For the overwhelming majority of people, shooting on color film means dropping it off at a lab and waiting for it to be developed. But what if the film came with a weird box and some awful smelling chemicals so that you could develop it at home?
Film aficionado Willem Verbeeck picked up a roll of PolaChrome, Polaroid’s 35mm instant film, and now some 40 years out of date. It seems that Polaroid was trying to deliver the quality of shooting on color slide film but with the convenience of being able to achieve quick results.
PolaChrome is said to be Polaroid’s attempt at producing a 35mm version of Polavision, an “instant” color film stock that was designed for home movies. Launched in 1977, it proved to be a commercial failure and was discontinued after less than two years, largely because the results were simply too dark. I’m guessing that the tiny developing kits used in both of these stocks required the film sensitivity to be quite low, hence ISO 40.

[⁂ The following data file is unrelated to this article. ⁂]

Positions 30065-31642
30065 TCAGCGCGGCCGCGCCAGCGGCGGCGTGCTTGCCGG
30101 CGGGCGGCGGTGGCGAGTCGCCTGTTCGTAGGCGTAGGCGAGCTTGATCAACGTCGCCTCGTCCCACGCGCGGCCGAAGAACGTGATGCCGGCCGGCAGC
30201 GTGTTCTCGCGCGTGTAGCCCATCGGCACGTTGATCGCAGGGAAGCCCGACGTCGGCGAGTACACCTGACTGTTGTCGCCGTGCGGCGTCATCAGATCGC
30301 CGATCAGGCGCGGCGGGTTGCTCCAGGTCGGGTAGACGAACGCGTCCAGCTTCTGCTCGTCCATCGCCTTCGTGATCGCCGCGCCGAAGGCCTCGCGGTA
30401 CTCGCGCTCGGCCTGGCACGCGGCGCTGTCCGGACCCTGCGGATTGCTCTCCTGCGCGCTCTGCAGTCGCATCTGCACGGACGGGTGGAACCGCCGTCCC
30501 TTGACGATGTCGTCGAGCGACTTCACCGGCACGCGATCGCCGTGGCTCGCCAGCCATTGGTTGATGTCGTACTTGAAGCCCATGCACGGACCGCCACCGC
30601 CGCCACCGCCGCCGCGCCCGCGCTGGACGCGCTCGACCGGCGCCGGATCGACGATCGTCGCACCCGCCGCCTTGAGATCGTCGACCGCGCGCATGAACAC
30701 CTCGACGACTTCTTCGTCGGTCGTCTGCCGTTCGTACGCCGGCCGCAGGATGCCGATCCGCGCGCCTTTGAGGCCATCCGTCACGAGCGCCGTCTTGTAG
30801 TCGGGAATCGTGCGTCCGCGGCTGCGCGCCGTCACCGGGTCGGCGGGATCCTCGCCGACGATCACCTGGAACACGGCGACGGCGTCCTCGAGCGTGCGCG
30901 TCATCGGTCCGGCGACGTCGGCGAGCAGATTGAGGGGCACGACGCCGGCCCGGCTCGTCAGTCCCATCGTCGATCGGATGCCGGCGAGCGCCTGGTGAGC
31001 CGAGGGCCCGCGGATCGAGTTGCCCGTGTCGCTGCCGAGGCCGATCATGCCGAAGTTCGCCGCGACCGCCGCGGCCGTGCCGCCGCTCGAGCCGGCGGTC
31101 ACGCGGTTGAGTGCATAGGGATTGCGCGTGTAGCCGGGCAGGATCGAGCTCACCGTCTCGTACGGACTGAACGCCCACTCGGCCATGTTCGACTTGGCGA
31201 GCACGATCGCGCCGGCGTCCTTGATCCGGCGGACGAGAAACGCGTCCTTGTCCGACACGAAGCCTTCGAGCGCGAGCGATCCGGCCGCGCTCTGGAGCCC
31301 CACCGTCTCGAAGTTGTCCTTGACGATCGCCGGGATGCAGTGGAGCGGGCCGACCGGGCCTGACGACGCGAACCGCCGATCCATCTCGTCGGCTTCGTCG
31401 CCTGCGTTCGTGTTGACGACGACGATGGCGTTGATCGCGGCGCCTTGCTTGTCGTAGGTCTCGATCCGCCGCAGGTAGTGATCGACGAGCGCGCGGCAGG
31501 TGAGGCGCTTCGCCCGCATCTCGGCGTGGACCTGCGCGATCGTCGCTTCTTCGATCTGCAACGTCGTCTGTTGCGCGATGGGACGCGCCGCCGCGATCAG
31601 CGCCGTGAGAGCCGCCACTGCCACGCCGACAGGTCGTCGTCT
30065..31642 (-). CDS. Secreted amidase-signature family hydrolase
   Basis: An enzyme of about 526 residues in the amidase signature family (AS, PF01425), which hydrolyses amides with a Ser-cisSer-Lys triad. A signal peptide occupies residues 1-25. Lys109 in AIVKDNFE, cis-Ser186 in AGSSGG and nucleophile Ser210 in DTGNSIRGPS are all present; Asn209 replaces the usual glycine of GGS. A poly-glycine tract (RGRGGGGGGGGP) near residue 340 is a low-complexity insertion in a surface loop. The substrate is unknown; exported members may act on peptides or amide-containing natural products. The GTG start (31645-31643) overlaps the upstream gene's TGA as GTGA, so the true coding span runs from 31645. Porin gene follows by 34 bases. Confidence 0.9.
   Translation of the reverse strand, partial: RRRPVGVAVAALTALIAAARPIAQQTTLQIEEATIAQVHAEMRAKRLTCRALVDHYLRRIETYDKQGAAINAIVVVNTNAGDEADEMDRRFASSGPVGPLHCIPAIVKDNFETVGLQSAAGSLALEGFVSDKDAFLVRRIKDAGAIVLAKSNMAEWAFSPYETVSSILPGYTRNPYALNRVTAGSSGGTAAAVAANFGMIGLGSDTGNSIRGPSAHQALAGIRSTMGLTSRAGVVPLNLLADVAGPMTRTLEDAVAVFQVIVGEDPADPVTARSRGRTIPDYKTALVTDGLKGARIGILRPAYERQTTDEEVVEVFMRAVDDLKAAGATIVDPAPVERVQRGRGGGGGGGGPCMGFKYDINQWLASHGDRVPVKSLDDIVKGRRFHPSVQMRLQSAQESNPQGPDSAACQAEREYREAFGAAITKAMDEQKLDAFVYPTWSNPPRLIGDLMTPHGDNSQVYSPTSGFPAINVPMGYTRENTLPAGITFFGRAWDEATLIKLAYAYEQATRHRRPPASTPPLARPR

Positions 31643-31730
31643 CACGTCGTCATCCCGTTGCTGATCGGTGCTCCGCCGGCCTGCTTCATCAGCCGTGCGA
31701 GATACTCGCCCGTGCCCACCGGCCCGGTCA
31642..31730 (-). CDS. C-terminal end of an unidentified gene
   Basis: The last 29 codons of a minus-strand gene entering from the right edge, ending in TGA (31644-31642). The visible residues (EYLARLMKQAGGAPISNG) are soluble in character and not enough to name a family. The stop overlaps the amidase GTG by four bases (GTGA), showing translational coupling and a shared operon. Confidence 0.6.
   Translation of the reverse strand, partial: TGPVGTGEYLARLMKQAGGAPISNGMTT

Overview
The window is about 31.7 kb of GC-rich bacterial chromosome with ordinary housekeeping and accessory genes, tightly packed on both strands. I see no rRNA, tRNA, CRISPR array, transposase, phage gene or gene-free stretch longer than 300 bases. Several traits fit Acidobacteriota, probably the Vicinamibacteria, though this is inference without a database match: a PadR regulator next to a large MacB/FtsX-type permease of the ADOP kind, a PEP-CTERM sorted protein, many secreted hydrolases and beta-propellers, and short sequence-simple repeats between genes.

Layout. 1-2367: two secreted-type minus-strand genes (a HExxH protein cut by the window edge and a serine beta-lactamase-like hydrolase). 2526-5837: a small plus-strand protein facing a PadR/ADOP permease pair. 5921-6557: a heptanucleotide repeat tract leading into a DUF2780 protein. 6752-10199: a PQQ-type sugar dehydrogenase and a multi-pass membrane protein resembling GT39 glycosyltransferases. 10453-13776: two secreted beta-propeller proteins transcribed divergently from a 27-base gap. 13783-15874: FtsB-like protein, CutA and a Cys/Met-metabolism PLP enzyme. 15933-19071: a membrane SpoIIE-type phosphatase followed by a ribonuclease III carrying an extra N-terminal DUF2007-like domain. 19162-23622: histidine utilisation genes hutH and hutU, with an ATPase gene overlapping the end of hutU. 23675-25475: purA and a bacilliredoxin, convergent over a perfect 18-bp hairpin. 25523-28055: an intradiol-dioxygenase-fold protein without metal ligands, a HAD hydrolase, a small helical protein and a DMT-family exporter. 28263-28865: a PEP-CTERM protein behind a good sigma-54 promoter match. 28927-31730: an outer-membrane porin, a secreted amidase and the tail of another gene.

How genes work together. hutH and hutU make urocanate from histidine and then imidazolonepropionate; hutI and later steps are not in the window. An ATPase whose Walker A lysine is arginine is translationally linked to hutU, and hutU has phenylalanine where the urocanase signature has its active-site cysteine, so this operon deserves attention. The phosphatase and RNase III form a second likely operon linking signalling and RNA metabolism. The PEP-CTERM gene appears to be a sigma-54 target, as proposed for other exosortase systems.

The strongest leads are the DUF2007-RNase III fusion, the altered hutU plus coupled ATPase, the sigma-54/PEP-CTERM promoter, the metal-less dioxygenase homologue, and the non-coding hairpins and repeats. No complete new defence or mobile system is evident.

As well as the developing box, PolaChrome required a mounting box — a lightbox with a tiny guillotine — so that you could slice up your film and project your photographs as slides.
Have you ever shot on PolaChrome? Let us know in the comments below.